Section: Scientific Foundations
High Speed Network's traffic metrology and statistical analysis
Participants : Pascale Vicat-Blanc Primet, Paulo Gonçalves, Thomas Begin, Patrick Loiseau, Matthieu Imbert, Damien Ancelin, Olivier Grémillet.
Tools for measuring the end-to-end performance of a path between two hosts are very important for transport protocol and distributed application performance optimization. Bandwidth evaluation methods aim to provide a realistic view of the raw capacity but also of the dynamic behavior of the interconnection that may be very useful to evaluate the time for bulk data transfer. Existing methods differ according to the measurements strategies and the evaluated metric. These methods can be active or passive, intrusive or non-intrusive. Non-intrusive active approaches, based on packet train or on packet pair provide available bandwidth measurements and/or the total capacity measurements. None of the proposed tools, based on these methods, enable the evaluation of both metrics, while giving an overview of the link topology and characteristics.
That is the reason why a metrology activity including data processing, statistical inference, time series and stochastic processes analysis, deemed important to embed in the main research realm of RESO. Our goal is for these analyses to become in the near future a plain component not only in the study and in the development of infrastructures and computing networks, but also in real-time resources identification and management.
Grids specificities, such as the cooperating equipments number and heterogeneity, the number of independent processes, the treatments, bandwidth and stock capacities, turn indispensable to revisit the algorithms, as well as the control and operating mechanisms, in order to reach appropriate and optimal performances.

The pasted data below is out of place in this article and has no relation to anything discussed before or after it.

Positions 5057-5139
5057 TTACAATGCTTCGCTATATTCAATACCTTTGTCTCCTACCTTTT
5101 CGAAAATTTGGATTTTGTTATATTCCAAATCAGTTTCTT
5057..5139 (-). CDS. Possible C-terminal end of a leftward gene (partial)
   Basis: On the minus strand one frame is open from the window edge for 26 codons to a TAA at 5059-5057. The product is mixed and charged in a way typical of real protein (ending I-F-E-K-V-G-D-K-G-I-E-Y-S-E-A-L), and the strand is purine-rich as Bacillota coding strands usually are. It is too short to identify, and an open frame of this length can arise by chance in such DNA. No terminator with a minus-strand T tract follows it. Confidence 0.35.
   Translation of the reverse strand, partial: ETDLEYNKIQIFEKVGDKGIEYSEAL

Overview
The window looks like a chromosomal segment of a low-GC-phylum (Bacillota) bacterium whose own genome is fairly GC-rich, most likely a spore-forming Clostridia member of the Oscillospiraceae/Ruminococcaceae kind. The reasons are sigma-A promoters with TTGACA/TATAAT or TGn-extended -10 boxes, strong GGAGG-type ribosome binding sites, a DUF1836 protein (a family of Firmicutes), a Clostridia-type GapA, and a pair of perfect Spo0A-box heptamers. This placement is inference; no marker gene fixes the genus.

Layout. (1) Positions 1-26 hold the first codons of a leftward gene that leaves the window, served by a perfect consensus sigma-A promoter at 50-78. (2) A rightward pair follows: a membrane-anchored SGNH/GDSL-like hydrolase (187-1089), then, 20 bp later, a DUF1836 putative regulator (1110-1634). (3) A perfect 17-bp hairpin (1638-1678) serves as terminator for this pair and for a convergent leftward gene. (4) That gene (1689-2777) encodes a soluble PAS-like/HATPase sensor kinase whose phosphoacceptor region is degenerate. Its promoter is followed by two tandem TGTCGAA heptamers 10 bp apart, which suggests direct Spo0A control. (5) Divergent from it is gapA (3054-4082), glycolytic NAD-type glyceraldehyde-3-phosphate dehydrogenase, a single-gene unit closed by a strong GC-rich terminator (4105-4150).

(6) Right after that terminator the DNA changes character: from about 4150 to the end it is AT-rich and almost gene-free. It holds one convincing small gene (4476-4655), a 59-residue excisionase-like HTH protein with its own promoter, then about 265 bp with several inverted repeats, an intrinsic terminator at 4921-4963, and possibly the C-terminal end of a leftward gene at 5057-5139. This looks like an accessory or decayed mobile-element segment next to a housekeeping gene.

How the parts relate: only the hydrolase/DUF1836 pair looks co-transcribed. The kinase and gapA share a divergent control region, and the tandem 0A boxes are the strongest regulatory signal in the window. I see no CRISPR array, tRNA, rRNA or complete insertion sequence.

To validate a priori hypotheses that sustain already investigated approaches (e.g. overlay, virtualizing network resources, distributing network treatments, middleware programming), we resort to metrology and to the statistical analysis of the collected data. Indeed, we believe that automatic identification of static and dynamic properties of network resources is a prerequisite for developing adequate, adaptive and self-reconfigurable solutions.
We ground our approach on our large scale, fully controllable and configurable experimental facility (Grid5000 + MetroFlux  ) to validate, to better understand and to extend anterior results that were either heuristically observed or theoretically derived. Conversely, we perform realistic experiments, under prescribed and reproducible conditions, to get new insights into the statistical specificities of internet traffic, and to precisely identify the role of the network parameters  .
Difficulty dwells in reliable classifiers and estimators of statistical properties, from non-stationary and possibly incomplete traces. We address these issues by proposing signal processing techniques well-tailored to network traffic measurements  . To go beyond the statistically description of the Internet traffic, we aim at investigating their effects on networking equipments such as routers and switches. An empirical study, implying the development of a “ realistic " traffic generator, along with comprehensive sets of experimental measurements should allow us to achieve this goal. RESO also aims at carrying out complementary analytical studies, based on the definition of theoretical models, so as to gain new insights in the performance measures resulting from the application of “ Internet-like " traffic into classical queueing systems. To tackle these issues, RESO acquires, with the arrival of T. Begin in September 2009, new technical skills on modeling, queueing theory and performance evaluation.
Finally, the great investment that has been granted to Grid5000 (and to the interconnections Grid5000-Osaka) will profitably be used providing us with a high-performance, heterogeneous and quite novel experimental setup to confront the proposed theoretical models with real traffic measurements.